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Continuety parameter question

  1. Jan 18, 2009 #1
    i tried to solve it
    but i didnt get any parameter value
  2. jcsd
  3. Jan 18, 2009 #2
    Re: part A: I think this is a "setup" to make you think the answer is easy. Yes, it appears that: for m =1,2,3,4 ... etc, the function is continuous at x=0. Your logic looks good to me.

    However, the sin(1/x) function oscillates infinitely fast as x --> 0, so I think you'll find the answers to B and C to be surprising.
  4. Jan 18, 2009 #3
    how to solve it?
  5. Jan 18, 2009 #4
    Can you differentiate f(x) "formally" ? I get this:

    f'(x)= mxm-1sin(1/x) + xm-1cos(1/x)(-1)x-2

    For the case of m=1, I get:

    f'(x) = sin(1/x) - cos(1/x)/x2

    The first term doesn't approach anything as x--> 0. It oscillates infinitely fast between +1 and -1. No limit, therefore not continuous.

    Also, in second term, cos(1/x) -->1, but 1/x2 --> infinity, so again no limit.

    Your assignment, Mr. Phelps, should you choose to accept it ... :) ... is to find an m > 0 where f'(0) is continuous. See if you can find one.
  6. Jan 19, 2009 #5
    i got a solution to A
    and it says
    some thing about

    if m=0 then

    x_n = \frac{1}{(2n)\pi}
    i dont know how they came up with this Xn
    and what i need to do with it
  7. Jan 19, 2009 #6
    Oops, I missed the m > OR = 0 part.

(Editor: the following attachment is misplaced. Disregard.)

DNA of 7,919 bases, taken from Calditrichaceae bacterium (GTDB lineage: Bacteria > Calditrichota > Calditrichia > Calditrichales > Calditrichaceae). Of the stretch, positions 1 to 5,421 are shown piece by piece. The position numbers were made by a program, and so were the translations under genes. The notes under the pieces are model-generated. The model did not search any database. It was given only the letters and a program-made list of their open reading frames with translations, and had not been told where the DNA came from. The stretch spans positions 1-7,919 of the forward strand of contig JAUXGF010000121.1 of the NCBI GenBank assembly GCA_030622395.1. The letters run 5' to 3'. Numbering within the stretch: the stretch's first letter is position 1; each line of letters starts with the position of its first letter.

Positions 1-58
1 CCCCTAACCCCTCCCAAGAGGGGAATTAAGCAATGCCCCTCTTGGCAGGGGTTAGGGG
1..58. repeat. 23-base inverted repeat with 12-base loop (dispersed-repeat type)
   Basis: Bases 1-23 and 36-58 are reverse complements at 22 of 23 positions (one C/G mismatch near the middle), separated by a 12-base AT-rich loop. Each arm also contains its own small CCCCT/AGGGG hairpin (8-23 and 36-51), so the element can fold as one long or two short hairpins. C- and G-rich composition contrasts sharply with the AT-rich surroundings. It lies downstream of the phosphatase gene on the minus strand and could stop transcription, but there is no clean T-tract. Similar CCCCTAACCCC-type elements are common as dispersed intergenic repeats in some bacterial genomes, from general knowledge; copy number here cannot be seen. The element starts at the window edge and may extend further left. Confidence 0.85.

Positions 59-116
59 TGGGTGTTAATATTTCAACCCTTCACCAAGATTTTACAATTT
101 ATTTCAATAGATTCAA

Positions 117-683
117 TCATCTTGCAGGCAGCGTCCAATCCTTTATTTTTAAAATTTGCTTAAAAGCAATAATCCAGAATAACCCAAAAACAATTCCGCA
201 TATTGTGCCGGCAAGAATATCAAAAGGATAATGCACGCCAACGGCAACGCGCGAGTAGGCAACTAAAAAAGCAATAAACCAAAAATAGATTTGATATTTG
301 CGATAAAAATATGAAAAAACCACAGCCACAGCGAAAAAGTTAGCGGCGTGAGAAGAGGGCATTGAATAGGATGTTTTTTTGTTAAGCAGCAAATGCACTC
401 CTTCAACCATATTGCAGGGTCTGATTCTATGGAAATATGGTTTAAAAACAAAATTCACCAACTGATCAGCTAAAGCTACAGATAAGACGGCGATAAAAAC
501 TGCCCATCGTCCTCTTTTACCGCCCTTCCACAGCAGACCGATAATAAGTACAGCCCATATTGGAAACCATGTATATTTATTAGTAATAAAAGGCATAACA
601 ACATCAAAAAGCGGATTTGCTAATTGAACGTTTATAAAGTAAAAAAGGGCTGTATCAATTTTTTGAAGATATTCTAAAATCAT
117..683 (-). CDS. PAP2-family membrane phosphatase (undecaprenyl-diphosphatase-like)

For f(x) = xmsin(1/x)
    If m=0, then f(x) = sin(1/x)
    So, for m=0, your logic for testing continuity of f(x) at zero breaks down. Sin(1/x) is not continuous at 0.

    Now, regarding that "solution" you found that says:
    [itex]x_n = \frac{1}{(2n)\pi} [/itex]
    Hmm. Well, let's look at when sin(1/x) = 0
    then 1/x = {[itex]\pi[/itex], 2[itex]\pi[/itex], 3[itex]\pi[/itex], ... } = n [itex]\pi[/itex]
    So I get: x = [itex]\frac{1}{(n)\pi} [/itex]
    Different than your solution, but the same idea: as n gets larger, x gets closer to 0, but ... between every point where sin(1/x) = 0, it oscillates up to +1 (or down to -1):

    when sin(1/x) = 1 --> 1/x = {[itex]\pi[/itex]/2, [itex]2\pi[/itex]+[itex]\pi[/itex]/2, ...} = [itex]2n\pi[/itex]+[itex]\pi[/itex]/2 --> x = [itex]\frac{1}{(2n\pi + \pi/2)}[/itex]
    and when sin(1/x) = -1 --> 1/x = {[itex]3\pi[/itex]/2, [itex]2\pi[/itex]+[itex]3\pi[/itex]/2, ...} = [itex]2n\pi[/itex]+[itex]3\pi[/itex]/2 --> x = [itex]\frac{1}{(2n\pi + 3\pi/2)}[/itex]

    So ... as x ->0, it passes through a full oscillation between each successive [itex]x_n = \frac{1}{(2n)\pi} [/itex], taking on values 0, 1, 0, -1, 0 successively between xn and xn+1

    That's a long-winded answer. Does it help?

    Regards, BobM
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